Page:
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Old 01-03-2010, 06:27 AM
 
Location: Las Flores, Orange County, CA
26,346 posts, read 80,859,020 times
Reputation: 17413
Absolutely fantastic article in this morning's LA Times on the freight rail industry as it affects Southern California. Mentions the Alameda corridor and how that permits freight trains to bypass the LA street traffic, the mammoth Hobart rail yard in Vernon (it would be interesting to tour that place), and Warren Buffet's $34 billion investment in Burlington Northern with Los Angeles as a key hub in that network.

Freight trains make big comeback in nation's transportation network - latimes.com
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Old 01-03-2010, 05:16 PM
 
71 posts, read 100,326 times
Reputation: 13
Quote:
Originally Posted by jc76 View Post
So 6 months ago the gloom and doom was heavy on this forum about the un-employment rate in L.A. and everyone losing their homes etc. Has this gotten any better? I could easily look up the current UE rate but would rather hear it from real people who are there for a more factual answer. I still cant move til my house sells, but would like a little update on the current situation in L.A. Thanks!
The economy in Los Angeles is REALLY REALLY BAD! A lot of businesses had gone out of business. What happened was the businesses and residents of Los Angeles don't know how to manage their finances. They spent more money then they earned and they took out too many loans at unfavorable rates. What you are seeing is the devastation caused by "FICA" money. This is a man made disaster. Currently many Angelinos are weathering the storm of unemployment and lack of money flow. Many homes have been foreclosed at rates that have never been seen before since the 60s.

What we need is something short of a Miracle. We need a strong and powerful leader who is at least as half witted as former governor and president Ronald Reagan. We need someone who can reverse this dangerous trend of mismanagement on every level of government including city, county, state, and federal. If only Ronald Reagan were alive now... I bet he is turning in his grave right now since the federal debt went way past 1 Trillion dollars. That's Trillion with a Capital "T". Right now it's at 1.4 Trillion and still climbing fast!
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Old 01-03-2010, 06:59 PM
 
71 posts, read 100,326 times
Reputation: 13
Quote:
Originally Posted by Mercedes-Benz View Post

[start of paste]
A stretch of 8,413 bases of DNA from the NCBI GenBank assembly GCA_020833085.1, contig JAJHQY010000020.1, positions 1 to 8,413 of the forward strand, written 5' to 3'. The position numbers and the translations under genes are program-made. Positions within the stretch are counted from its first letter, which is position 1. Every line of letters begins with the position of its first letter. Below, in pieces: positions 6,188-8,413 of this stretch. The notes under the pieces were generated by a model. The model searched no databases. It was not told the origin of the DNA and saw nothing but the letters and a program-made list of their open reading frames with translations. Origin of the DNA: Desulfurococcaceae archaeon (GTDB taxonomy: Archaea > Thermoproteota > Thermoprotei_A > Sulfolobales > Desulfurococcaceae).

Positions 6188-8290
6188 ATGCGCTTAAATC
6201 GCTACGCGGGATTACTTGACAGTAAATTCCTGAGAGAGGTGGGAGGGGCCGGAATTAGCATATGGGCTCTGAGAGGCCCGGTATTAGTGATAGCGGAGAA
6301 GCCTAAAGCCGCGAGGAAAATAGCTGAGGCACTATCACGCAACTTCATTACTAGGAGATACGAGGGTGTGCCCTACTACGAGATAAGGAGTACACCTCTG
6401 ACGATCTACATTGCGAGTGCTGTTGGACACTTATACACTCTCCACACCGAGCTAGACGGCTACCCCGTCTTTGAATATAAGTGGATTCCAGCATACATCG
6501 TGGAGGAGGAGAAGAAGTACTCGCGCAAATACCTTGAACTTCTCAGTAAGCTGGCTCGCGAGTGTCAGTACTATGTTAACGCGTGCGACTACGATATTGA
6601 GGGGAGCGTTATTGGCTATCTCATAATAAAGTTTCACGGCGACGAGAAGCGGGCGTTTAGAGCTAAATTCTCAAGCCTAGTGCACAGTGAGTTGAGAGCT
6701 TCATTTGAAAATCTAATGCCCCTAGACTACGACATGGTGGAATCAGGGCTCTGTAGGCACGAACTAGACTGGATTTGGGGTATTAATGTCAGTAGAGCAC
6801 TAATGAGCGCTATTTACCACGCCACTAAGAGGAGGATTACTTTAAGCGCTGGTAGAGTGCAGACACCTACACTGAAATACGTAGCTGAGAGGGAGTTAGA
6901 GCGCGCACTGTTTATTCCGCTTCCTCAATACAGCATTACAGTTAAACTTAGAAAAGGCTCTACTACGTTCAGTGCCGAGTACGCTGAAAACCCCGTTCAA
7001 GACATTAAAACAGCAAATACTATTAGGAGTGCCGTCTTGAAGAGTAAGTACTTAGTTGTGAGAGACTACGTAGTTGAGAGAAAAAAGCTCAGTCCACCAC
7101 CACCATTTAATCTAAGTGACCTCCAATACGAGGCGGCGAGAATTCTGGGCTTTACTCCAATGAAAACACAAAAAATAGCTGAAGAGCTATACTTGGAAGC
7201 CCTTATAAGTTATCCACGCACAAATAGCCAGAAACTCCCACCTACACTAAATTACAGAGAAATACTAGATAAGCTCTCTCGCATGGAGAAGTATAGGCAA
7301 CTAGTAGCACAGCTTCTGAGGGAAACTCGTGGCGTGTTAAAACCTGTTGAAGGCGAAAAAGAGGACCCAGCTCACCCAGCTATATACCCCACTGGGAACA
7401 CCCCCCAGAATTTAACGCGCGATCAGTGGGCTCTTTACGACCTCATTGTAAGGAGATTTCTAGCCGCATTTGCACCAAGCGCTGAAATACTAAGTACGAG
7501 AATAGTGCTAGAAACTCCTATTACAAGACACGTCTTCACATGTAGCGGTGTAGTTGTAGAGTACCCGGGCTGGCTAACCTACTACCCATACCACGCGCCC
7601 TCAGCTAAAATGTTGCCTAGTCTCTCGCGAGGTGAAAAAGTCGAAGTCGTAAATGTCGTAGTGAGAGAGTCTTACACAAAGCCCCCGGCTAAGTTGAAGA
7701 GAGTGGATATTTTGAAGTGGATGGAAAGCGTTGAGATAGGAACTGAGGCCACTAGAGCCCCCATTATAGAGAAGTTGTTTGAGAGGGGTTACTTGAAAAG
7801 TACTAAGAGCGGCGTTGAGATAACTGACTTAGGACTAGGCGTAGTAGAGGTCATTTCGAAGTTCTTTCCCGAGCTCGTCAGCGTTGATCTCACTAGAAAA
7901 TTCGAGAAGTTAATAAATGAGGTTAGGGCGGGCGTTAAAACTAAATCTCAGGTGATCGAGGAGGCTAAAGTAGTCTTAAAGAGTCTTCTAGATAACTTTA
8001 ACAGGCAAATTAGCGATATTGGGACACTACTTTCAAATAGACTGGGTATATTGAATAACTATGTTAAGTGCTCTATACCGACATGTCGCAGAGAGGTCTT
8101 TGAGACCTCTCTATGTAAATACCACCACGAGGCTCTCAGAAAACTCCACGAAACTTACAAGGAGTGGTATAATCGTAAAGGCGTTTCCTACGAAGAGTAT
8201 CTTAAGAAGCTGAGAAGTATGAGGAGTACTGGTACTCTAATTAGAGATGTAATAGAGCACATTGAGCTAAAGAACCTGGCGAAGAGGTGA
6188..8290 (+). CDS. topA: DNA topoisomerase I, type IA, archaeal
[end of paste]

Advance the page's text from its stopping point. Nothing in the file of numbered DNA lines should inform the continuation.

The economy in Los Angeles is REALLY REALLY BAD! A lot of businesses had gone out of business. What happened was the businesses and residents of Los Angeles don't know how to manage their finances. They spent more money then they earned and they took out too many loans at unfavorable rates. What you are seeing is the devastation caused by "FICA" money. This is a man made disaster. Currently many Angelinos are weathering the storm of unemployment and lack of money flow. Many homes have been foreclosed at rates that have never been seen before since the 60s.

What we need is something short of a Miracle. We need a strong and powerful leader who is at least as half witted as former governor and president Ronald Reagan. We need someone who can reverse this dangerous trend of mismanagement on every level of government including city, county, state, and federal. If only Ronald Reagan were alive now... I bet he is turning in his grave right now since the federal debt went way past 1 Trillion dollars. That's Trillion with a Capital "T". Right now it's at 1.4 Trillion and still climbing fast!
I meant to say "FIAT" money. Not "FICA".
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Old 01-04-2010, 12:31 AM
 
364 posts, read 863,727 times
Reputation: 245
Quote:
Originally Posted by jc76 View Post
I know what your saying. I have been to L.A. 7 times and lived there with a friend for a month on North Cherokee in Hollywood, so I'm not new to what LA is.
My main reasons are as follows; Weather, entertainment, hiking year round, I love the mountains, and a change of life really as I have been in a 50,000 Pop. all my life. I loved it out there and always felt at home. Sure there are negatives, but I have those here as well.
I'm not saying L.A. is where I am going to move to, simply looking for a place somewhere in SoCal that I can be close to hiking, nature, and the big city. Many people have life goals, well my main life goal is to move to the west coast. I'm burned out on the flat, bland, boring scenery here. Really really burned out on the rust belt.
Nicely said. Come on over! :-)

But like Mercedez-Benz - quite eloquently if I may say - is that the economy stinks here! However, this is L.A. and this is California. Things will get better.
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Old 01-04-2010, 12:35 AM
 
364 posts, read 863,727 times
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Quote:
Originally Posted by seain dublin View Post
Have you ever lived there? I did for over 20 yrs and loved it.

Did quite well and now have relocated to FL due to family reasons and was able to retire early.

The weather is the best the country has to offer. FL is nice right now but most of the year is way too hot and HUMID.

As long as someone as money saved and/or a job lined up..then give it a shot.

LA on a winter day when it is 65 degrees and snow can be seen in the San Gabriel mountains is paradise.

And BTW it does not have the worst traffic congestion in the nation, but it does the best freeway system I have ever seen anywhere.
I agree with you there.

But as to your question - "Have I ever lived there". I was born and raised here my friend. I left for a year and came back.
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Old 01-04-2010, 01:15 AM
 
71 posts, read 100,326 times
Reputation: 13
Quote:
Originally Posted by Lovetheoutdoors View Post
Nicely said. Come on over! :-)

But like Mercedez-Benz - quite eloquently if I may say - is that the economy stinks here! However, this is L.A. and this is California. Things will get better.
I sure hope things do get better. I just wish it would not take over 10 years for it to happen. Like what they say. The bigger they are, the harder the fall.